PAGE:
The rebellion came about because the goldfield workers (known as 'diggers') opposed the government miners' licences. The licences were a simple way for the government to tax the diggers. Licence fees had to be paid regardless of whether a digger's claim resulted in any gold. Less successful diggers found it difficult to pay their licence fees.
Population of the goldfieldsThe population of the Victorian goldfields peaked in 1858 at 150,000. More than half of these were British immigrants, and 40,000 were Chinese. There were also Americans, French, Italian, German, Polish and Hungarian exiles as well as many other nationalities. (The Oxford Companion to Australian History)
Between 1851 and 1860, an estimated 300,000 people came to Australian colonies from England and Wales, with another 100,000 from Scotland and 84,000 from Ireland. Gold seekers from Germany, Italy and North America also made the journey to Australia in search of gold. Just over 5,000 people from New Zealand and other South Pacific nations, and at least 42,000 people from China, also arrived in Australia during the 1850s gold rushes. During this period, the colony of Victoria received 60% of all immigrants to Australia.
eGold: A Nation's Heritage: Immigration and Ethnicity.
1854 - the year of the rebellionIn 1854 there were about 25,000 diggers of many nationalities on the Ballarat goldfields. Aboriginal people were also present in many capacities: as Native Police, guides, wives and gold diggers, as well as trading cultural items and food. Women on the gold fields were assisted by Caroline Chisholm.
Law and order on the goldfields was enforced by the Gold Commission's police force which was later reinforced by a garrison of soldiers.
The Social Order Notice. Image courtesy of the Ballarat Fine Art Gallery and Australian Museums & Galleries Online.Governor Hotham came to power in June 1854 and set up licence checks twice a week to enforce the licensing laws. Tensions began to boil over as opposition to the licences increased.
Official corruption was another concern for the diggers. This issue came to a head after a group of men beat to death a drunken Scottish digger. The group included local publican James Bentley. Bentley was a friend of the local magistrate and he escaped prosecution, as did three other men from the group.
This led to the diggers meeting on 17 October to try to bring the men to justice. After the meeting a crowd of diggers burnt Bentley's hotel to the ground. Soon after three diggers were arrested and charged with arson for their part in setting fire to the hotel.
On 11 November, 10,000 diggers met to demand the release of the three diggers, the abolition of the licence and the vote for all males. The outcome of this meeting was the forming of the Ballarat Reform League under the chairmanship of Chartist John Basson Humffray . Several other Reform League leaders, including Thomas Kennedy and Henry Holyoake, had been involved with the Chartist movement in England. Many of the miners had past involvement in the Chartist movement and the social upheavals in England, Ireland and Europe during the 1840s.
This was followed by an even larger meeting on 29 November where the diggers decided to publicly burn their mining licences. At this meeting the famous Southern Cross flag, which was to become known as the Eureka Flag, was displayed. In response to the meeting, the Gold Commissioner ordered a licence hunt for the following day.
The Eureka Stockade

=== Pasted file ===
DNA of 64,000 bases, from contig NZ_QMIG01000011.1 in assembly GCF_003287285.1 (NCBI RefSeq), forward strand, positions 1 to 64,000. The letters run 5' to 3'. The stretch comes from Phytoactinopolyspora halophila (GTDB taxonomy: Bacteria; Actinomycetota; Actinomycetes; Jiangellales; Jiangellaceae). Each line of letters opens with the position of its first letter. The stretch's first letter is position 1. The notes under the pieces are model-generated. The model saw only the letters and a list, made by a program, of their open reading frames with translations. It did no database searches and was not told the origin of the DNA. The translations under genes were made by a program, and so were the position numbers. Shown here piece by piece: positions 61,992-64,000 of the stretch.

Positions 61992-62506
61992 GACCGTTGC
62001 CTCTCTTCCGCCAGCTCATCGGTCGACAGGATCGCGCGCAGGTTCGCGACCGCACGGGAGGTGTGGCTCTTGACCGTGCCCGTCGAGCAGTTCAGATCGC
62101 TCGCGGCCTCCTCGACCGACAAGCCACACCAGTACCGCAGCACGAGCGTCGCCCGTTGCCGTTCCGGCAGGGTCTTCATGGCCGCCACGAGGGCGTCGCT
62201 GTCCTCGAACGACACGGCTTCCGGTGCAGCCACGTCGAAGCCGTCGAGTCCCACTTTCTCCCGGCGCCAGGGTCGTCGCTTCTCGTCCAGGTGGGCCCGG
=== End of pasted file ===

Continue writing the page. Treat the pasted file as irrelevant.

Government troops and police stormed and ransacked the Stockade on the morning of December 3rd 1854. Image courtesy of the Ballarat Fine Art Gallery.On 30 November another mass burning of licences took place at a meeting on Bakery Hill. Under the leadership of Peter Lalor, the diggers then marched to the Eureka diggings (named after the 'Eureka lead', a deep lead of gold being mined by the diggers) where they constructed the famous stockade.
The stockade itself was a makeshift wooden barricade enclosing about an acre of the goldfields. Inside the stockade some 500 diggers took an oath on the Southern Cross flag, and over the following two days gathered firearms and forged pikes to defend the stockade.
Early in the morning of Sunday 3 December the authorities launched an attack on the stockade. Some weeks earlier the government had ordered the 12th and 40th Regiments to the goldfields to support the police troopers. The diggers were outnumbered and the battle was over in twenty minutes. Twenty-two diggers and five troops were killed. The Southern Cross flag was pulled from the flagpole and souvenired by the victors. Peter Lalor escaped the scene even though his arm had been badly injured (later requiring amputation).
On 6 December martial law was declared, and the following day a Commission into the goldfields was appointed. Thirteen diggers were committed for trial, but all were acquitted when they came to trial in February 1855. Peter Lalor avoided capture. The only person imprisoned as a result of the Eureka Stockade was the Editor of the Ballarat Times, Henry Seekamp, who was found guilty of seditious libel.
In March 1855 the Gold Fields Commission handed down its report, and the government adopted all of its recommendations. The Commission resulted in all the demands of the diggers being met. A bill was passed in 1854 to extend the franchise (the vote) to diggers possessing a miner's right costing one pound, whereas previously a six months residency and an eight pound yearly mining licence were required before a digger could register to vote. The hated Gold Commission was replaced by a system of mining wardens.
In 1855 Peter Lalor later became the first MLC (Member of the Legislative Council) for the seat of Ballarat. The Ballarat miners were given eight representatives on the Legislative Council.